This post originally appeared on High Country News and is reposted with permission.“Rants from the Hill” are Michael Branch’s monthly musings on life in the high country of western Nevada’s Great Basin Desert.

The Rants from the Hill essay series has appeared in High Country News online every month, without fail, since July 2010. A lot has happened in those (almost) six years as we—my wife, Eryn, and our daughters, Hannah and Caroline—have lived as fully as possible our shared life here on a remote hill in western Nevada’s Great Basin Desert. And now, with this farewell Rant, I draw the essay series to a close.

Occasionally I’m asked how I’ve managed to write 69 essays in a row about anything, let alone something as apparently mundane as daily life around my windy corner of the high desert. I like to answer this question with another question: Why would I spend a decade walking 13,000 miles within a ten-mile radius of my home? Both my writing and my walking recover (in both senses of that word) the same ground, circling it in all weathers and all seasons, turning this place over and over in my hands and in my imagination, appreciating each day anew that there is more to this wild desert and to our life within it than a lifetime of reflection and walking will ever reveal.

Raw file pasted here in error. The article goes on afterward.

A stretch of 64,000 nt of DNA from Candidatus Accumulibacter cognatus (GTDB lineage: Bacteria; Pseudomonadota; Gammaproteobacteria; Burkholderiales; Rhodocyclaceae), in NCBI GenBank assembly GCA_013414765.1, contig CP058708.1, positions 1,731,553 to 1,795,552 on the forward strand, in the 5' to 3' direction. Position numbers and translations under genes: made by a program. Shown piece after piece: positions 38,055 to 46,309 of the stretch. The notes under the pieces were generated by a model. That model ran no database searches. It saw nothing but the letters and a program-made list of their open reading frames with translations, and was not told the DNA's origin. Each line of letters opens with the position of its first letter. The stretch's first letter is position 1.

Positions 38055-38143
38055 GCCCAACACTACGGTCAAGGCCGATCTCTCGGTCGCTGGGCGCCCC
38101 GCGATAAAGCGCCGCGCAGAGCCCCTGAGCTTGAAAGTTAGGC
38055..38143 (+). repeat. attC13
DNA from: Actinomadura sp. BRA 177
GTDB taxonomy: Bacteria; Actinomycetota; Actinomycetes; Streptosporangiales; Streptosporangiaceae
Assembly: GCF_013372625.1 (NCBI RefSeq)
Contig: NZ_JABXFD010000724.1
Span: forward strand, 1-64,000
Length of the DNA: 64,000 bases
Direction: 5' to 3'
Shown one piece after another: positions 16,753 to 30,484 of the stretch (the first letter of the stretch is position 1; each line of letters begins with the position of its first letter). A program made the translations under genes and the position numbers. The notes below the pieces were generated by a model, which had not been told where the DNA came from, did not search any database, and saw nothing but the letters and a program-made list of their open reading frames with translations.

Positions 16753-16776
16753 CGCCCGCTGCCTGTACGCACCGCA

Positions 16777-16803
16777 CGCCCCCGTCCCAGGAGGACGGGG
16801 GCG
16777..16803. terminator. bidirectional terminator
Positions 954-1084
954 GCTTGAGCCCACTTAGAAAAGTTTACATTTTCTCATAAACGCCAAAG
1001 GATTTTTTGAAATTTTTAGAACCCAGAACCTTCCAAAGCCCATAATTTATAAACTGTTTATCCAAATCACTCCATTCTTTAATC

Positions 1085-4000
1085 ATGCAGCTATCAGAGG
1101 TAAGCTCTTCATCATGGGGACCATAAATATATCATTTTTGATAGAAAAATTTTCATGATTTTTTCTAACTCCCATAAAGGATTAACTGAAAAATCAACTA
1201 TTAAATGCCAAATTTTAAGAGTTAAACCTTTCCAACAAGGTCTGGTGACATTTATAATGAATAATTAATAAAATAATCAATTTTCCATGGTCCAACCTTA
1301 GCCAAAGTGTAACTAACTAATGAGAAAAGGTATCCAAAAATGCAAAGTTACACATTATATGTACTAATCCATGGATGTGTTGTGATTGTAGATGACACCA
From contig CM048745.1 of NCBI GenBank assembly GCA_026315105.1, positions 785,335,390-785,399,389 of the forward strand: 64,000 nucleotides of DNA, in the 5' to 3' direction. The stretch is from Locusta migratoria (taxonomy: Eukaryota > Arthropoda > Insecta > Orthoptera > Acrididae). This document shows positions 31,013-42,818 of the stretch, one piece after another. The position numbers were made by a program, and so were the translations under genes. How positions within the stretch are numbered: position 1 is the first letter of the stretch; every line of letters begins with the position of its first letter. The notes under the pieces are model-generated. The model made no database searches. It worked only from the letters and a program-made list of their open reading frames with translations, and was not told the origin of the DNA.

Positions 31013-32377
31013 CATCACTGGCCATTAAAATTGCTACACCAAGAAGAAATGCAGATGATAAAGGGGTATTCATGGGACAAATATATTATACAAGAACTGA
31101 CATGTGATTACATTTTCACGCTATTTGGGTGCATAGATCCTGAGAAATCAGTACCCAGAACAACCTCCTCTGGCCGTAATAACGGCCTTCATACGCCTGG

While it has often been difficult to choose from among the many things I wanted to write about each month, I have never lacked for ideas, even after so many years of exploring and celebrating this place in the Rants. Although we inhabit an arid, open landscape that many folks describe as empty, sparse, or bare, the fact that this place has been so fecund, so productive of fascinating topics for the essays, is a fitting testimonial to its richness. As Ralph Waldo Emerson wrote in Nature(1836), “The ruin or blank, that we see when we look at nature, is in our own eye.” In other words, if you look at the sagebrush steppe desert and see “nothing” there, that is not the desert’s problem; rather, it is yours. The challenge is to inform and sharpen our perception to make the land’s perpetual miracle visible. For me, that honing of perception is best achieved through a daily practice of writing and walking. I don’t intend to pontificate. I mean only to say that this stubborn recrossing of the local territory has opened a small door through which I’ve entered the unscalable immensity of this vast desert.

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